Cultural Amnesia: Necessary Memories From History and the Arts , Clive James
James’s collection is a strange beast, not like any other essay collection on this list but its own breed. An encyclopedia of modern culture, the book collects 110 new biographical essays, which provide more than enough room for James to flex his formidable intellect and curiosity, as he wanders off on tangents, anecdotes, and cultural criticism. It’s not the only who’s who you need, but it’s a who’s who you need.
I Feel Bad About My Neck: And Other Thoughts on Being a Woman , Nora Ephron
Oh Nora, we miss you. Again, we could have picked any of her collections here — candid, hilarious, and willing to give it to you straight, she’s like a best friend and mentor in one, only much more interesting than any of either you’ve ever had.
Arguably , Christopher Hitchens
No matter what you think of his politics (or his rhetorical strategies), there’s no denying that Christopher Hitchens was one of the most brilliant minds — and one of the most brilliant debaters — of the century. In this collection, packed with cultural commentary, literary journalism, and political writing, he is at his liveliest, his funniest, his exactingly wittiest. He’s also just as caustic as ever.
The Solace of Open Spaces , Gretel Ehrlich
Gretel Ehrlich is a poet, and in this collection, you’ll know it. In 1976, she moved to Wyoming and became a cowherd, and nearly a decade later, she published this lovely, funny set of essays about rural life in the American West.”Keenly observed the world is transformed,” she writes. “The landscape is engorged with detail, every movement on it chillingly sharp. The air between people is charged. Days unfold, bathed in their own music. Nights become hallucinatory; dreams, prescient.”
The Braindead Megaphone , George Saunders
Saunders may be the man of the moment, but he’s been at work for a long while, and not only on his celebrated short stories. His single collection of essays applies the same humor and deliciously slant view to the real world — which manages to display nearly as much absurdity as one of his trademark stories.
Against Joie de Vivre , Phillip Lopate
“Over the years,” the title essay begins, “I have developed a distaste for the spectacle of joie de vivre , the knack of knowing how to live.” Lopate goes on to dissect, in pleasantly sardonic terms, the modern dinner party. Smart and thought-provoking throughout (and not as crotchety as all that), this collection is conversational but weighty, something to be discussed at length with friends at your next — oh well, you know.
Sex and the River Styx , Edward Hoagland
Edward Hoagland, who John Updike deemed “the best essayist of my generation,” has a long and storied career and a fat bibliography, so we hesitate to choose such a recent installment in the writer’s canon. Then again, Garrison Keillor thinks it’s his best yet , so perhaps we’re not far off. Hoagland is a great nature writer (name checked by many as the modern Thoreau) but in truth, he’s just as fascinated by humanity, musing that “human nature is interstitial with nature, and not to be shunned by a naturalist.” Elegant and thoughtful, Hoagland may warn us that he’s heading towards the River Styx, but we’ll hang on to him a while longer.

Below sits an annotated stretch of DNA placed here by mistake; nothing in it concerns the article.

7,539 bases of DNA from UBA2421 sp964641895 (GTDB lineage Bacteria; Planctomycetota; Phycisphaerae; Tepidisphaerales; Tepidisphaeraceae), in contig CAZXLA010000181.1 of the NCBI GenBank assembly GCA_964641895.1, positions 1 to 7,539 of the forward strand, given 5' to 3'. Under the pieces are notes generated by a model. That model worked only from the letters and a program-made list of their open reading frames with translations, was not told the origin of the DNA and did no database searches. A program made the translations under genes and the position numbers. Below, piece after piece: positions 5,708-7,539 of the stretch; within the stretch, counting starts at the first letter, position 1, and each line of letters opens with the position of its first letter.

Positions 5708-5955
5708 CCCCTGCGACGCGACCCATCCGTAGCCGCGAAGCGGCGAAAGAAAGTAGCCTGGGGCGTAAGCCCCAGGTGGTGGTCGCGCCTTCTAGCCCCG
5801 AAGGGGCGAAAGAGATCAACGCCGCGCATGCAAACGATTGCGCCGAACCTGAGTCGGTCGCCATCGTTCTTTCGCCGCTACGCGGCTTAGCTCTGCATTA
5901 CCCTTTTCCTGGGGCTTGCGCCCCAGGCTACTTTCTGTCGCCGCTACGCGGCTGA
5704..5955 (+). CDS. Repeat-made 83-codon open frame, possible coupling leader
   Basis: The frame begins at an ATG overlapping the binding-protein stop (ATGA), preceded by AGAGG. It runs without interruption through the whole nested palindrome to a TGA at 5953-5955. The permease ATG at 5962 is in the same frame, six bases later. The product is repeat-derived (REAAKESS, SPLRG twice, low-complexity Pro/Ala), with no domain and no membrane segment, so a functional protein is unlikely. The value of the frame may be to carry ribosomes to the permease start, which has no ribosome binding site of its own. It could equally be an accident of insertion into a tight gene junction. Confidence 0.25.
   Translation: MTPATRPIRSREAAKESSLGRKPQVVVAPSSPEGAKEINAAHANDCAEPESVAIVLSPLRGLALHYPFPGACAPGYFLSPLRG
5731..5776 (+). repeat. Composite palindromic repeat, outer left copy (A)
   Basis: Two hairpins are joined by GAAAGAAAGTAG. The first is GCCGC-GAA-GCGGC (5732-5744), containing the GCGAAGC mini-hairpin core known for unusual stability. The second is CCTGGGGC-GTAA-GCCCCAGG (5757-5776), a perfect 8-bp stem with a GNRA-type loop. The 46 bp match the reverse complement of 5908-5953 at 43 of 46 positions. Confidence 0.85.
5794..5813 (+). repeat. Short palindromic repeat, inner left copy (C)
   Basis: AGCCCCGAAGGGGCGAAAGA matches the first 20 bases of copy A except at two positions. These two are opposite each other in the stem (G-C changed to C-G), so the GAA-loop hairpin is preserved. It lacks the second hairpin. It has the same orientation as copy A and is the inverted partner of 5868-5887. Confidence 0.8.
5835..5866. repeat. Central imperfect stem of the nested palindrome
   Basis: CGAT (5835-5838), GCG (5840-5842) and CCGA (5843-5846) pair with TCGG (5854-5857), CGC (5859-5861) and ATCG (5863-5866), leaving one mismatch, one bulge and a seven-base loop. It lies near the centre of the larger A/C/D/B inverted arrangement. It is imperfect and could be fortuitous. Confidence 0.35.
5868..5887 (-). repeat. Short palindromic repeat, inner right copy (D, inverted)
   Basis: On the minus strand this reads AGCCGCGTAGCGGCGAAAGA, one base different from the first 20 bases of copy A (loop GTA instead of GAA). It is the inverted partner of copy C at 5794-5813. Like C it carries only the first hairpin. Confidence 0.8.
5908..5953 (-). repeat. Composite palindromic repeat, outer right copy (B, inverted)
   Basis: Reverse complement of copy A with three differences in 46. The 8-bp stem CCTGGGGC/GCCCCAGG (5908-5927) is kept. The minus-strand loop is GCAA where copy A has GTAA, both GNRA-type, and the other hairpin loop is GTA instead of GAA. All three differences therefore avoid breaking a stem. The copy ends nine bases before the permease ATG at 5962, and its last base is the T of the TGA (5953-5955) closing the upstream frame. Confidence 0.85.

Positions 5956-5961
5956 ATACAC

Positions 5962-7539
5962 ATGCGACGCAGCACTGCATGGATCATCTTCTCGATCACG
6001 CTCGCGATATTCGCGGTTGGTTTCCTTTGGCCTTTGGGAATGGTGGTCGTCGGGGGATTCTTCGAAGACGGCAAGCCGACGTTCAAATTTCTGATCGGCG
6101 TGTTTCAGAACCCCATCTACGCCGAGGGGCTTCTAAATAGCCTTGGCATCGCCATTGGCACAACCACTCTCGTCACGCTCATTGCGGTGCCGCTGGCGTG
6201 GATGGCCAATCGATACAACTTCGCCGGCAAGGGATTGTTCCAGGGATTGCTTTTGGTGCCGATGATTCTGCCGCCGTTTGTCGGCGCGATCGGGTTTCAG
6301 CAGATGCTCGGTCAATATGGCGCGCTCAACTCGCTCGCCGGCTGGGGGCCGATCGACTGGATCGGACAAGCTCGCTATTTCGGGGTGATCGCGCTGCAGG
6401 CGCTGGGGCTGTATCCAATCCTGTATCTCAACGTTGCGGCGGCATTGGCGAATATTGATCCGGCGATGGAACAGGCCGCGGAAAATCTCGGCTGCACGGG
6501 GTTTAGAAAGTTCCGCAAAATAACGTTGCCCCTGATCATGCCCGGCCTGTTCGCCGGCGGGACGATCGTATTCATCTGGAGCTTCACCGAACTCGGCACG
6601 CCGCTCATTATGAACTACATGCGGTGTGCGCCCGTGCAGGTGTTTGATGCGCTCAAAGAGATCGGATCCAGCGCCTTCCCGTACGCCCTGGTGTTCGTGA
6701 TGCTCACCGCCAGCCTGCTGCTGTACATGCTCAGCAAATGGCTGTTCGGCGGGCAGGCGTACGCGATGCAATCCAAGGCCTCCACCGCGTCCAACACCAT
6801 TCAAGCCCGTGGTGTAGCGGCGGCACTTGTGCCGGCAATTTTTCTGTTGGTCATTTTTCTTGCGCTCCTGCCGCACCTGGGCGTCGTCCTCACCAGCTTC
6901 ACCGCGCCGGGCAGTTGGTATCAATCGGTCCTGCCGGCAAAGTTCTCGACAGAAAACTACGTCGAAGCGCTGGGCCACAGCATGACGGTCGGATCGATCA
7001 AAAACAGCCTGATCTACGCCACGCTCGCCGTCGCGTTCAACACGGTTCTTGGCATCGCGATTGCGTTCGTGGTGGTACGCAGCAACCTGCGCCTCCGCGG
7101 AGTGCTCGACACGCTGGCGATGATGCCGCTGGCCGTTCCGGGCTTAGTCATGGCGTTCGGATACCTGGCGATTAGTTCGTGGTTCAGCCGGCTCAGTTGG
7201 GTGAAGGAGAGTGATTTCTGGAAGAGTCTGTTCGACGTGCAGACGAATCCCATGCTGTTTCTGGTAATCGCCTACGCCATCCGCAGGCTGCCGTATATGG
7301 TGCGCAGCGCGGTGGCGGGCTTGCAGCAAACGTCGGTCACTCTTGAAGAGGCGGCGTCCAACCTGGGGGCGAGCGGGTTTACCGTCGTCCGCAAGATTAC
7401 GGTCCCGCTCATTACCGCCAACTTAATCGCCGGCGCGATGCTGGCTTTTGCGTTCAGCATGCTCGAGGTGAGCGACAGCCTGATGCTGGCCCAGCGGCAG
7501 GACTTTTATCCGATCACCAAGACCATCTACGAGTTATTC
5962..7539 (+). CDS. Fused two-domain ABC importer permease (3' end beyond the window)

Changing My Mind , Zadie Smith
Smith may be best known for her novels (and she should be), but to our eyes she is also emerging as an excellent essayist in her own right, passionate and thoughtful. Plus, any essay collection that talks about Barack Obama via Pygmalion is a winner in our book.
My Misspent Youth , Meghan Daum
Like so many other writers on this list, Daum dives head first into the culture and comes up with meat in her mouth. Her voice is fresh and her narratives daring, honest and endlessly entertaining.
The White Album , Joan Didion
Yes, Joan Didion is on this list twice, because Joan Didion is the master of the modern essay, tearing at our assumptions and building our world in brisk, clever strokes. Deal.
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The Best Reviewed Essay Collections of 2022
Featuring bob dylan, elena ferrante, zora neale hurston, jhumpa lahiri, melissa febos, and more.
We’ve come to the end of another bountiful literary year, and for all of us review rabbits here at Book Marks, that can mean only one thing: basic math, and lots of it.
Yes, using reviews drawn from more than 150 publications, over the next two weeks we’ll be calculating and revealing the most critically-acclaimed books of 2022, in the categories of (deep breath): Fiction ; Nonfiction ; Memoir and Biography ; Sci-Fi, Fantasy, and Horror ; Short Story Collections ; Essay Collections; Poetry; Mystery and Crime ; Graphic Literature ; and Literature in Translation .
Today’s installment: Essay Collections .
Brought to you by Book Marks , Lit Hub’s “Rotten Tomatoes for books.”
1. In the Margins: On the Pleasures of Reading and Writing by Elena Ferrante (Europa)
12 Rave • 12 Positive • 4 Mixed